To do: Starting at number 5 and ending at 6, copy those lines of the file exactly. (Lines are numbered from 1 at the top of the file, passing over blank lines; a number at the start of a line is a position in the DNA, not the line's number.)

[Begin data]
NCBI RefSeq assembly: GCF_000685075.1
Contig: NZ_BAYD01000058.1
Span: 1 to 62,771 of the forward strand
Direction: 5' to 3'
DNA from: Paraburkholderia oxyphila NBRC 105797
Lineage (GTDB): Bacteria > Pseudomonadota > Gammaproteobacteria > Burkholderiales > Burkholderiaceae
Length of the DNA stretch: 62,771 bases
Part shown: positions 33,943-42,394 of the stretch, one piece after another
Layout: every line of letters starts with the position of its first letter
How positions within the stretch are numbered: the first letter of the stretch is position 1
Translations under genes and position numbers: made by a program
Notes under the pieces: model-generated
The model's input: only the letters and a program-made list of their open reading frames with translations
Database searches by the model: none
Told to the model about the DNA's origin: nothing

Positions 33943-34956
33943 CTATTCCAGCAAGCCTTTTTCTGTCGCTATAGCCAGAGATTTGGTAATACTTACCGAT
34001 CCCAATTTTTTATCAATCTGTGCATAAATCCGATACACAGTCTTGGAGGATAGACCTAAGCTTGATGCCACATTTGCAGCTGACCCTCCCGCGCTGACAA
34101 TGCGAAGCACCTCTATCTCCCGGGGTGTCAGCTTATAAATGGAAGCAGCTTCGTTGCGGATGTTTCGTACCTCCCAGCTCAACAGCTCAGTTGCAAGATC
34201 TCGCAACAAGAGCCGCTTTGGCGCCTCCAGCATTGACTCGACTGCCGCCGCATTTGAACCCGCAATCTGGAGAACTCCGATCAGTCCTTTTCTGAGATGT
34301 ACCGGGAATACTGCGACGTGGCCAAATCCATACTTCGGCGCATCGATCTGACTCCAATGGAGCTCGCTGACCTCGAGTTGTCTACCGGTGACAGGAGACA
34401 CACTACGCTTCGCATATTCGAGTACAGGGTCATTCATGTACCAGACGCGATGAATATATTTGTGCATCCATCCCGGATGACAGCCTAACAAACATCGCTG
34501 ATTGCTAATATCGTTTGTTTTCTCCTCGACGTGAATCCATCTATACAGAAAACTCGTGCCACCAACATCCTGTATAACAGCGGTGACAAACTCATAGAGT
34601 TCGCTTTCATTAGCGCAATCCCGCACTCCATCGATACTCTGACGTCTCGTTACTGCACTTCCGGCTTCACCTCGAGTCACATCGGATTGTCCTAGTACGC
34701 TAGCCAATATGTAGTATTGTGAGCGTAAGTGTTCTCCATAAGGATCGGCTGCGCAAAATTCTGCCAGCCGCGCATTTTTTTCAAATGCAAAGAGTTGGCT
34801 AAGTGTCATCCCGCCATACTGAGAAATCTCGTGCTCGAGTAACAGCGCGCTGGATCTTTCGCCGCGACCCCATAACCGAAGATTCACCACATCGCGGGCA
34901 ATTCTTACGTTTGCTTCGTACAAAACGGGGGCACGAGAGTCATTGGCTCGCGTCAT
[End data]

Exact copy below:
DNA from: Paraburkholderia oxyphila NBRC 105797
Lineage (GTDB): Bacteria > Pseudomonadota > Gammaproteobacteria > Burkholderiales > Burkholderiaceae